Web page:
Javelina gather at the watering hole at Bill Coates’ house.

Critters often gather at the small pond out front.

By pond, I don’t mean a small lake. It’s more of a concrete-lined bird bath, sunk into the ground and shaped like a small missile hit it. It’s about 2 feet wide, if that. About a half-foot deep.

Cindy and I watch the comings and goings from our study. A window overlooks the pond.

Just now, a curved-bill thrasher is getting a drink. A Gila woodpecker waits its turn on the limb of a long-dead ironwood tree. A white-winged dove cuts in line. The woodpecker squawks and flits off.

Coyotes often stop by for refreshment. I’ve seen rabbits. Lots of rabbits. Rabbits and more rabbits. They reproduce faster than the coyotes can eat them. Or maybe the coyotes are just choosy eaters.

I’ve set up a trail cam in times past. An owl visited one night. It sat on the edge of the pond. It must have stopped by to wash down its dinner, perhaps a mouse or a squirrel.

Roadrunners have bellied up to the pond. Other birds and rabbits know to give roadrunners, owls and coyotes a wide berth. They hide and wait their turn. Why serve themselves up on a platter?

Nobody, it seems, wants to hang around the javelina. Sometimes one or two show up. Sometimes a whole herd. Or, as it’s formally known, a squad. Sometimes mom and dad stand watch while the wee ones quench their thirst.

I’m told javelina are very protective of their young. I don’t make a point of finding out. They certainly don’t trust coyotes. They’ve been known to pick off a baby javelina or two.

I’ve never seen a javelina share the pond with a coyote.

Frankly, nobody wants to share with javelina. They don’t just drink the water. They cool off in it.

Occupancy is limited. One javelina per dip. The biggest one gets dibs. It eases a hairy body into the pond, almost all the way in, kind of like a nesting bird. A very large bird. You could sell tickets: “Seeing is believing! A whole javelina in 6 inches of water!”

A minute or so later, the javelina stands up and, dripping wet, trundles off — leaving the pond with 3 inches of sludge.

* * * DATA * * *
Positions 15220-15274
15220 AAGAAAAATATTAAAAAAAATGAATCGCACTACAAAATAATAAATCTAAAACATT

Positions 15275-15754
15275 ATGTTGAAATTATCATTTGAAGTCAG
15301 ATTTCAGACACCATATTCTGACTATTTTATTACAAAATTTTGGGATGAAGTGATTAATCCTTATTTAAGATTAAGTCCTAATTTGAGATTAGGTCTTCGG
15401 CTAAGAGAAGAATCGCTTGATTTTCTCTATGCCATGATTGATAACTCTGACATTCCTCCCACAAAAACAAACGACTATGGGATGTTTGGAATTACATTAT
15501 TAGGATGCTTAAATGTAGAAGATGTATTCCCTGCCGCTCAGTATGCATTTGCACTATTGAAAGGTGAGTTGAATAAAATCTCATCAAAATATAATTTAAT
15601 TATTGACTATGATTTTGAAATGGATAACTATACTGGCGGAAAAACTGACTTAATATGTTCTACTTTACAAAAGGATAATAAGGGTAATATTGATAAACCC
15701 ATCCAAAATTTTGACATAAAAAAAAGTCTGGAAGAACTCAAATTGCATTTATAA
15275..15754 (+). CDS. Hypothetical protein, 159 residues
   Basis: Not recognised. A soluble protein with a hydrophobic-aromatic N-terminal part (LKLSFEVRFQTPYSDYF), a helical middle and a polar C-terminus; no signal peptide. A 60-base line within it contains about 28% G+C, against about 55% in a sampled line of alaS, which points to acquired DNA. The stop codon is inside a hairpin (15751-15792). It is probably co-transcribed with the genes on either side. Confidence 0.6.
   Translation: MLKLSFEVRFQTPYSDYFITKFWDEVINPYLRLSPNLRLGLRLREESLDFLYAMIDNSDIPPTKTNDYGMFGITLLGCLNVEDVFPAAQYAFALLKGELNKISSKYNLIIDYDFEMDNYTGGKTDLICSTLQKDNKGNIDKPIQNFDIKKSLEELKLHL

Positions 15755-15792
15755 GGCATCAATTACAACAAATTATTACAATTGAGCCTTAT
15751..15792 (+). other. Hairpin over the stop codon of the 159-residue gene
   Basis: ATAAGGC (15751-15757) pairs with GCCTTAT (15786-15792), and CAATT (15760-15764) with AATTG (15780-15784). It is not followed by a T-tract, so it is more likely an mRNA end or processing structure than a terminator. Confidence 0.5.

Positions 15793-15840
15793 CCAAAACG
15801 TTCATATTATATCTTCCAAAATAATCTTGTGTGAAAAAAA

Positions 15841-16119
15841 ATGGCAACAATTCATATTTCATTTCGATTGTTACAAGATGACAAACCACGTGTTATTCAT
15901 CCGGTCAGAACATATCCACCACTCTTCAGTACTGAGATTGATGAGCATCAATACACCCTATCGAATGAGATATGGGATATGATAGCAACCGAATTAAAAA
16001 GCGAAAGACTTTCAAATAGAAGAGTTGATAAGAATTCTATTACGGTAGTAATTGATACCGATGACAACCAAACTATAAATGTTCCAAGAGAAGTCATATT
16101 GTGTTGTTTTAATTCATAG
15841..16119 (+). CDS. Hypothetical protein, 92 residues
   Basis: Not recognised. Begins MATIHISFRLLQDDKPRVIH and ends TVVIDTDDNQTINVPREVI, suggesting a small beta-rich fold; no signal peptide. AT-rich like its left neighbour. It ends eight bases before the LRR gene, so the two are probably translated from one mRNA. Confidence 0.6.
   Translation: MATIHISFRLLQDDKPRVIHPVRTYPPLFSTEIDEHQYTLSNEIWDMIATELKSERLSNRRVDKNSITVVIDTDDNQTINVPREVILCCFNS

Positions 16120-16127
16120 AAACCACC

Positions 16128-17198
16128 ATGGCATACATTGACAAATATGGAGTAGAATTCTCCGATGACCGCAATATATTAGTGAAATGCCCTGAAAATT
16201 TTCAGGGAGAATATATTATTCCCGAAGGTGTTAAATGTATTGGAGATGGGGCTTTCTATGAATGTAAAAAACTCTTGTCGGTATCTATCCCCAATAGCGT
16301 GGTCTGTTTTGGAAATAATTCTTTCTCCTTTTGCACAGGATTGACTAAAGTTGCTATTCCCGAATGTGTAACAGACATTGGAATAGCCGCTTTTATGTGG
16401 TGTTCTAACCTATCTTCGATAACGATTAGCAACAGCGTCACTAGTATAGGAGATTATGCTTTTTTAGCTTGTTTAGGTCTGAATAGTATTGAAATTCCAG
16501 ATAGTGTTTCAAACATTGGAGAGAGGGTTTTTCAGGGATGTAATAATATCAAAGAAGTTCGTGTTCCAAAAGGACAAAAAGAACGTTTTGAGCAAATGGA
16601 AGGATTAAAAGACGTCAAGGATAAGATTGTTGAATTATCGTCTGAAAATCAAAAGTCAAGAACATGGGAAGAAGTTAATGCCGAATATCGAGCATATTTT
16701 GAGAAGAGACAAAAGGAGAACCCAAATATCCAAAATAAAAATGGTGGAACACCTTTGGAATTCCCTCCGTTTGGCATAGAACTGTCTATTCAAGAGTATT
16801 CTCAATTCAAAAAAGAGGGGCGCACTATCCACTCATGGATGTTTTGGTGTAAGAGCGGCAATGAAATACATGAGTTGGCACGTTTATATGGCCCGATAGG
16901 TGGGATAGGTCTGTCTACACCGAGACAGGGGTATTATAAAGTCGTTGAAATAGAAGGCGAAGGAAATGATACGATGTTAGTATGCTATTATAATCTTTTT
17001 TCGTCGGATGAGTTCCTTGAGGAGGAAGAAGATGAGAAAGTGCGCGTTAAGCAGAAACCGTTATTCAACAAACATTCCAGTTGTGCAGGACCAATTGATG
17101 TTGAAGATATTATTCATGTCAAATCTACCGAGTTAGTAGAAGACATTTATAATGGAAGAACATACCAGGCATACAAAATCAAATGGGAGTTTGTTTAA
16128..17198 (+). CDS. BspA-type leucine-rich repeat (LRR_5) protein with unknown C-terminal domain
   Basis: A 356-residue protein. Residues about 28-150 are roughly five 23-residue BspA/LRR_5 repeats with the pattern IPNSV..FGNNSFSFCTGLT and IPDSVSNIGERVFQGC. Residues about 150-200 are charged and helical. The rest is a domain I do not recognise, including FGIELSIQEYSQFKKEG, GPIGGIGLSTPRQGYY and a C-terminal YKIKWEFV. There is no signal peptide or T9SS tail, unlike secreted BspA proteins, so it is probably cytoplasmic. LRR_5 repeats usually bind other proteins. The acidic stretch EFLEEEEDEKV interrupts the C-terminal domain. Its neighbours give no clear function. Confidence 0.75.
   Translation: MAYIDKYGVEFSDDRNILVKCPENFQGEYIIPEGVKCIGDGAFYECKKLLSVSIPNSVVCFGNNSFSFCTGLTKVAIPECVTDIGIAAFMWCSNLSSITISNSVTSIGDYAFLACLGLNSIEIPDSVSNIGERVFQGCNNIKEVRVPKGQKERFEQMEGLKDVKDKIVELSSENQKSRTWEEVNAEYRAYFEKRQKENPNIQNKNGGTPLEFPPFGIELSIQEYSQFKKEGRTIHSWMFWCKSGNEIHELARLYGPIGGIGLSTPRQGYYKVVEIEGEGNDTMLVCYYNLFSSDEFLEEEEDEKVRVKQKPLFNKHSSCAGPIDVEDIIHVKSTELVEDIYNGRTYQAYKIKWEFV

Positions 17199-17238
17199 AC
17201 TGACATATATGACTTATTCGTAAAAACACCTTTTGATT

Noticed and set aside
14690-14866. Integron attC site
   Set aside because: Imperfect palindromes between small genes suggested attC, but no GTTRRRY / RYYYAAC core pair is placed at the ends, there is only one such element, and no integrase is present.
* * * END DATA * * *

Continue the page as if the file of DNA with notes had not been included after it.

Just like the javelina to ruin it for everybody else.

I’ll flush the pond out with a hose. I often refill the pond in any case, at least in summer. Evaporation runs high. And I have to get everything ready for Gambel’s baby quail. They generally show up in May or June.

Newly hatched, they’re little bigger than cotton balls. I fill the pond to the rim for them, whenever I can. They can’t bend way down for a drink, like mom and dad.

I’ve watched them try. They dart along the edge, searching for a perch to drink from. Sometimes they fall in. They flap the downy stubs that pass for wings. Somehow that works. They pop out of the water and join their cotton-ball siblings, already trailing after their parents.

Often, a baby chick looks up and realizes everybody’s left. It spots the family and makes a mad dash to get in line.

Cindy and I look forward to baby quail sightings. If I spot them, I yell: “Baby quail! Baby quail!” Cindy alerts me, if she sees them first.

But this year has us scratching our heads. What happened to all the baby quail? In summers past, they’d show up several times a week, sometimes by the dozen. This summer? We saw one baby trailing a pair of adults. That was a month ago. We’ve since spotted a small brood, maybe a half dozen.

Not a good showing.

baby quail

For answers, I called Tom Cadden, a spokesman for the Arizona Game and Fish Department. He’s done his own quail survey. A very informal one. Cadden lives near a Phoenix mountain park.

“Normally we get a lot of quail around our yard this time of year,” he said. “I’ve seen some, not many.”

As for why, he added: “I gotta believe it’s the lack of rain that’s affected those numbers.”

Monsoon rains were a no-show last year, he said. And the winter was pretty much one long dry spell. It meant little in the way for quail to eat. A brutally hot week in June didn’t help.

Game and Fish tracks quail populations statewide, for hunters. Game managers recently completed a survey in spring. It’s based on listening for quail mating calls. You know, the courtship that leads to baby quail.

“The numbers seemed lower this spring,” Cadden said.

A quail-hunting website concurred. It reported few, if any, baby quail were spotted in May.

Cindy and I aren’t hunters. We just enjoy watching baby quail stumble around like little Keystone Kops. Well, not so much this year.

Thanks to a lack of rain. And javelina behaving badly.


Reach contributing writer Bill Coates at bccoates@cox.net.


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